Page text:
Our goal in Colorado2 was to either to confirm or to refute Paris1 results. And we confirmed them. We showed that by performing a similar experiment one gets similar results, more or less. That was important. But now we are addressing a different issue. How do we know that the excess heat measured was not an illusion due to a prosaic effect, such as well known chemical reactions? That issue has not been answered satisfactory. Will it be answered in the new version of the appendix to our anticipated paper? I hope so. If not then we must wait for results from better-designed experiments. Colorado3, Paris3 and Marseilles1 experiments will probably be designed to show that excess heat is not an illusion. Those who are planning these experiments are probably paying attention to various suggestions made on this list. Are Colorado2 results publishable? I tend to be more and more pessimistc about this. But suppose Little-type tests, or titration tests, or some other test based on a setup similar to that used in Paris1 and Colorado2 show that the percentage of droplets of the electrolyte in the liquid was about 10%. That would be the answer to our question. It would mean that the probability of an illusion due to a prosaic effect is very high. We would have to rewrite the paper and publish it.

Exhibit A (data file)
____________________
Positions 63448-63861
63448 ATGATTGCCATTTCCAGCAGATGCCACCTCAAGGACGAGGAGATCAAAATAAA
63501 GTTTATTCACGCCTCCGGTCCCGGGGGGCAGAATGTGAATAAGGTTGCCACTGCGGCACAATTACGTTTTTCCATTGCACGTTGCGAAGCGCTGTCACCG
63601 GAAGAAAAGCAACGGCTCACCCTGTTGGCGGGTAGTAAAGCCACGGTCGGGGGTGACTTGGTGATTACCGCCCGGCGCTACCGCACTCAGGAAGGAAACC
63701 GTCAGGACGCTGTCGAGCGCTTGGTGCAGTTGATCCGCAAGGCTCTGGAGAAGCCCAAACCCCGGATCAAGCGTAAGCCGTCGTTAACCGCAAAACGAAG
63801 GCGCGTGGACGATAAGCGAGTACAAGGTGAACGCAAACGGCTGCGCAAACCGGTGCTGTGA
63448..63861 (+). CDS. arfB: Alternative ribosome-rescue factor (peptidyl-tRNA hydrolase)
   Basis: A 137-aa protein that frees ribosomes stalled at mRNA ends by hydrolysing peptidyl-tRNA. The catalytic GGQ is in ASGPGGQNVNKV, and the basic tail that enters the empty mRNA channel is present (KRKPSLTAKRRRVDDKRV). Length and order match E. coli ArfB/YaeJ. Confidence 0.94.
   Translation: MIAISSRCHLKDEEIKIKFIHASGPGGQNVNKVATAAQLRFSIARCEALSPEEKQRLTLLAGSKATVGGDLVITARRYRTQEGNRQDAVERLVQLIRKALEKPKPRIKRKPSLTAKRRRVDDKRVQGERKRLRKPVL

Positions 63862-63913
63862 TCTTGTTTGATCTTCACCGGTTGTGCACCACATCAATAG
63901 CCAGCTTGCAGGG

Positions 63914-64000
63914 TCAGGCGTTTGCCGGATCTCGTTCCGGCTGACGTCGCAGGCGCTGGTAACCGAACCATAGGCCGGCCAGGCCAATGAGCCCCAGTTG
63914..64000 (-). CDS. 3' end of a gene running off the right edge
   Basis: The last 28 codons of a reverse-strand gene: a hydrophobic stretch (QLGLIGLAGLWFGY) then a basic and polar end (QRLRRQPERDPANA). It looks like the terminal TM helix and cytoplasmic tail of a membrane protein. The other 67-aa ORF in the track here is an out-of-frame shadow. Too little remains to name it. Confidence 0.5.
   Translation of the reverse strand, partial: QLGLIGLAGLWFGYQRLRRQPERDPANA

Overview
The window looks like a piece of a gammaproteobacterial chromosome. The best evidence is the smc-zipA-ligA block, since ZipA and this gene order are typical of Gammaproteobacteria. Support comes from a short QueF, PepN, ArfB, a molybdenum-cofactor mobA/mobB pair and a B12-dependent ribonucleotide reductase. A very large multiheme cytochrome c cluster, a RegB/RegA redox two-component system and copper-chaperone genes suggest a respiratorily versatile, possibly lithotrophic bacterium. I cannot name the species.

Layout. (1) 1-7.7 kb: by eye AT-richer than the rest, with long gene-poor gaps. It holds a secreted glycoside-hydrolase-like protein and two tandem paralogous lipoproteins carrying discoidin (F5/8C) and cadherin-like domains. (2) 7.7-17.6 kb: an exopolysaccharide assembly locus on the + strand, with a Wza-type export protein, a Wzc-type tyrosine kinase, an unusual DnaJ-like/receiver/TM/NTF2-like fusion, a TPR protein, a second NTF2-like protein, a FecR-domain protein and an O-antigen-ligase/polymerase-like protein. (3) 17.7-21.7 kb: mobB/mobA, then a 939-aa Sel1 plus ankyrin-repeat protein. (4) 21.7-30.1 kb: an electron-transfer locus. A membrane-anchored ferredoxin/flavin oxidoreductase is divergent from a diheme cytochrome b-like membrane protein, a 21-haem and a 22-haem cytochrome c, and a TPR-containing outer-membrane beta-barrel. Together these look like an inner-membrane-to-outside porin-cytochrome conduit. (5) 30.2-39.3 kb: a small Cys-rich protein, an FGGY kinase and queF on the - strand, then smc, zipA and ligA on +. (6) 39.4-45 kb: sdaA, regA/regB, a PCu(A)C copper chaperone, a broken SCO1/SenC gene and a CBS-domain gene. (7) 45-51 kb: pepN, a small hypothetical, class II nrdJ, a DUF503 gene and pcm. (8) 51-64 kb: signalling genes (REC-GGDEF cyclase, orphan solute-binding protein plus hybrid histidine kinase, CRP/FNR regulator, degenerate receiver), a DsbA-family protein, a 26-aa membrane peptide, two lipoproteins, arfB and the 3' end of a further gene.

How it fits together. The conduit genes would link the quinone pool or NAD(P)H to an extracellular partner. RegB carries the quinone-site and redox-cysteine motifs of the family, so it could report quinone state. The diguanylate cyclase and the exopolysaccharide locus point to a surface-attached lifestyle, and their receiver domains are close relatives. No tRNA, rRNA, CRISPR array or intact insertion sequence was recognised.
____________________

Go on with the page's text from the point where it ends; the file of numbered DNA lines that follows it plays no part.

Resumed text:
Michel Jullian wrote:
Peter I think on the contrary that Pierre's idea of operating the cell at constant thermal power, ensuring a more constant temperature distribution, is excellent. It will not hamper short term plasma instabilities in the least, and it will make sure that no thermal capacitance effects will interfere. Such effects can be responsible for illusion of non-unity COPs, don't you agree?

The scheme will also automatically maintain the vapor barrier I proposed to prevent ingress of possible atmospheric fuels such as N2 (forgotten in recent discussions it seems): stopping the discharge e.g. to replace the eroded cathode will make the ohmic heater step in automatically.

P.S.